Everyone who conducts clinical research understands the importance of saving time and the need to do more with fewer resources. To best achieve this goal with data collection, new methods are needed. The successful researcher is continually changing with technology and is adaptive.
Using Traditional Methods
When developing a process for opening clinical trials at your site, it is not unusual to start with simple tools such as Microsoft Excel or Word. Funding issues may result in the use of other methods to capture data, such as spreadsheet files. This adaptive approach may work well in the short-term to bring new treatments to patients faster. However, if older technologies continue to be used moving forward, there will be challenges down the road when verifying data and gathering endpoint conclusions.
Within the clinical research industry, there are individuals that have made a career as a “study salvage expert,” also known as data clean-up specialists. A specific example that comes to mind is the Excel challenge. Over 50 subjects were enrolled to a clinical trial and research charts were kept, but the database was too basic for the type of information being collected. The ability to sort and search for terms was missing. In addition, the rows and columns were not kept frozen by all users, which ultimately compromised the integrity of the data because subject ID numbers were absent on the next worksheet. This required hours of manpower to check charts and verify the initial data entry. With this example, it’s easy to see why it’s better to collect data properly from the beginning.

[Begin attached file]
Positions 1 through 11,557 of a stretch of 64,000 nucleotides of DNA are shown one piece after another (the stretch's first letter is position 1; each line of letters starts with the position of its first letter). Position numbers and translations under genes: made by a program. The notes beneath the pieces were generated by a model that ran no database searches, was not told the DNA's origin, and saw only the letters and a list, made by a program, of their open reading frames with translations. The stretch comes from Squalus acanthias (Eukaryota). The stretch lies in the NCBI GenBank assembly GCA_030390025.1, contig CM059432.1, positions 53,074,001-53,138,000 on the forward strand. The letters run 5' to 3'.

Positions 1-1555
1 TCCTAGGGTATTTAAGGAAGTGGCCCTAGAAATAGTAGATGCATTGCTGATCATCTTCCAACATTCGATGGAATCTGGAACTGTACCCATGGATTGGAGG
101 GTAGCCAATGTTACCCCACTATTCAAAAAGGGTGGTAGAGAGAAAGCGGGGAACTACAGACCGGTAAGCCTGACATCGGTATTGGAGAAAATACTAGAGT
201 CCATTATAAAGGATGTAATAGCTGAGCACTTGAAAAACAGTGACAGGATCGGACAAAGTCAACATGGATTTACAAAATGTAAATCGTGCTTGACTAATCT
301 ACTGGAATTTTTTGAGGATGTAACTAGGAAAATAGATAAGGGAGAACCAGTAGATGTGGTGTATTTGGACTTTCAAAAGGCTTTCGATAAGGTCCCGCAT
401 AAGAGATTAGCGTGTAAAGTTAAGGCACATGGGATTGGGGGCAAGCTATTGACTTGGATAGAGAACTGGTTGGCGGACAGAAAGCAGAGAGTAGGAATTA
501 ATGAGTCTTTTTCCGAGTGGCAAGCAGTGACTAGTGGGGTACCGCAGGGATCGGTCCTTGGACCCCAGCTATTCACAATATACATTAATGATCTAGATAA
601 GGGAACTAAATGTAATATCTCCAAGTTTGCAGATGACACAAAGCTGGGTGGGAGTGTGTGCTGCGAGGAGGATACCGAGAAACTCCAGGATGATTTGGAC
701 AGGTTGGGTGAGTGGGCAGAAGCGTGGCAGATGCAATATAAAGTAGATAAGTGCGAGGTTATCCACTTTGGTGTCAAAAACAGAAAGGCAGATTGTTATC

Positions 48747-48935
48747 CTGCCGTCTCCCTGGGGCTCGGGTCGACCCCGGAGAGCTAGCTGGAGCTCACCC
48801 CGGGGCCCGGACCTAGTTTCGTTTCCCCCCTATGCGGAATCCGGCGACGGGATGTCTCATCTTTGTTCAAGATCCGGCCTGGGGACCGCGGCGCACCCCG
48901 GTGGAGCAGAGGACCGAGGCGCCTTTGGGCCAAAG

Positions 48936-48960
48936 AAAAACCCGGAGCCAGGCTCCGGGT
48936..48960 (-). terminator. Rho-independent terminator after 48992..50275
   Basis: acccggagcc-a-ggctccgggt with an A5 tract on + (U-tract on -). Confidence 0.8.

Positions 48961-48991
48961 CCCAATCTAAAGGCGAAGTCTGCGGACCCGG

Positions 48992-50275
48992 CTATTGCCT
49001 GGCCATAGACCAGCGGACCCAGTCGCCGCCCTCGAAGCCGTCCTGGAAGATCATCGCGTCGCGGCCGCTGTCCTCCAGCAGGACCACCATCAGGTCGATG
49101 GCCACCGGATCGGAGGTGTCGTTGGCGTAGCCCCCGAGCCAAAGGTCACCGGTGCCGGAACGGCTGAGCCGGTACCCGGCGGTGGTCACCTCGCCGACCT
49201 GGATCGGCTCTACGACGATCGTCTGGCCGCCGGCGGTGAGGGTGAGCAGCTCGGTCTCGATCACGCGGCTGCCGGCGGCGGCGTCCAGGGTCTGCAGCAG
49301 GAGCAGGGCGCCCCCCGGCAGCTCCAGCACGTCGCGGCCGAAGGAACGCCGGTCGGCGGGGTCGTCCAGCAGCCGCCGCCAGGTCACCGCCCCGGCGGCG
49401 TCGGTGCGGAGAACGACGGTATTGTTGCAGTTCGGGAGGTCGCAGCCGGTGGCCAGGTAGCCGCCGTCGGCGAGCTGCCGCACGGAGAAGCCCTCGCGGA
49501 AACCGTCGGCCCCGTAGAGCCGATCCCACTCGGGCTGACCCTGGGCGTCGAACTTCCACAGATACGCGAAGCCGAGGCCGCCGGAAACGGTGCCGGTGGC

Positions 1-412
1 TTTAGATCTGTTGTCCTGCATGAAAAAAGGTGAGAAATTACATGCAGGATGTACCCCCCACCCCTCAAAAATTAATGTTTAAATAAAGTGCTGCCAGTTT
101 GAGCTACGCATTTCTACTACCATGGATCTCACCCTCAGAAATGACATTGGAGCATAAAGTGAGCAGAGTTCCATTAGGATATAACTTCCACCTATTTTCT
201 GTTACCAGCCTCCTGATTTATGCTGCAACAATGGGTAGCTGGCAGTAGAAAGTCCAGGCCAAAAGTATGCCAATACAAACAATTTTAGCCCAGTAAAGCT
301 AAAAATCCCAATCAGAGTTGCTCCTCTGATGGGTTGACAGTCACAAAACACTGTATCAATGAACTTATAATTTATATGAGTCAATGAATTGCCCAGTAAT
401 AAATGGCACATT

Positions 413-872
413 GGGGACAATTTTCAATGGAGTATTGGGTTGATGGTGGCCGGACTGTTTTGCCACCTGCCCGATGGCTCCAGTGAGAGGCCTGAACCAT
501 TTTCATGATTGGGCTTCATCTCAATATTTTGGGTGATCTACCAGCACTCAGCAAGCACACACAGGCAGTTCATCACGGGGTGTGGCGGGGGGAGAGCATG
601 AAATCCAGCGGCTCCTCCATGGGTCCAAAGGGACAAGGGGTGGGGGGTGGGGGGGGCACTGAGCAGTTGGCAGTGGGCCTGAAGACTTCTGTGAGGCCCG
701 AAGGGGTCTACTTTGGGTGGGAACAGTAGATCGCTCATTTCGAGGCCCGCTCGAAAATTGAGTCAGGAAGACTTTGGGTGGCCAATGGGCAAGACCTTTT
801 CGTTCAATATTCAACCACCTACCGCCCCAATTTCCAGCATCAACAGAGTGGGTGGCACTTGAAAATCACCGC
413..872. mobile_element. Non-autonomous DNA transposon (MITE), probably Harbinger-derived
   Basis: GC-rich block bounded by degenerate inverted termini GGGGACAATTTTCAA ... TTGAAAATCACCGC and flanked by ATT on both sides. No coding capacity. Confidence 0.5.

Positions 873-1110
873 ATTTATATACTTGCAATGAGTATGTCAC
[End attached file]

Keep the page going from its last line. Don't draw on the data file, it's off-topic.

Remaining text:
Other data collection tools have a bit more foresight and relational database tools, such as Microsoft Access. However, this option is not very user friendly and database files can easily become corrupted, resulting in data loss.
Another method uses CRFs that are faxed into a database, with the faxed information stored in a computer software program for quick turn around for the sponsor. At the end of the study, those original CRFs are sent to the sponsor. Obtaining copies of the original CRFs, then, becomes a huge concern for clinical sites since photocopies are not typically generated at the time of transmission. This requires clinical sites to provide additional support that may not originally be in the sponsor agreement. Additional time is needed for verification of data collection since clinical sites need to photocopy and file all original CRF documents.
By using electronic data capture (EDC) software from the beginning, many critical tasks can be completed with ease. For example, with an EDC system, it is possible to quickly create summary reports for study abstracts. Study endpoint data can be tabulated easily for biostatisticians for end of study statistical summaries. There are many other advantages to an EDC system, highlighted below.
Watch our free, on-demand webinar to learn different methods of data collection in clinical studies and how they compare to an EDC system.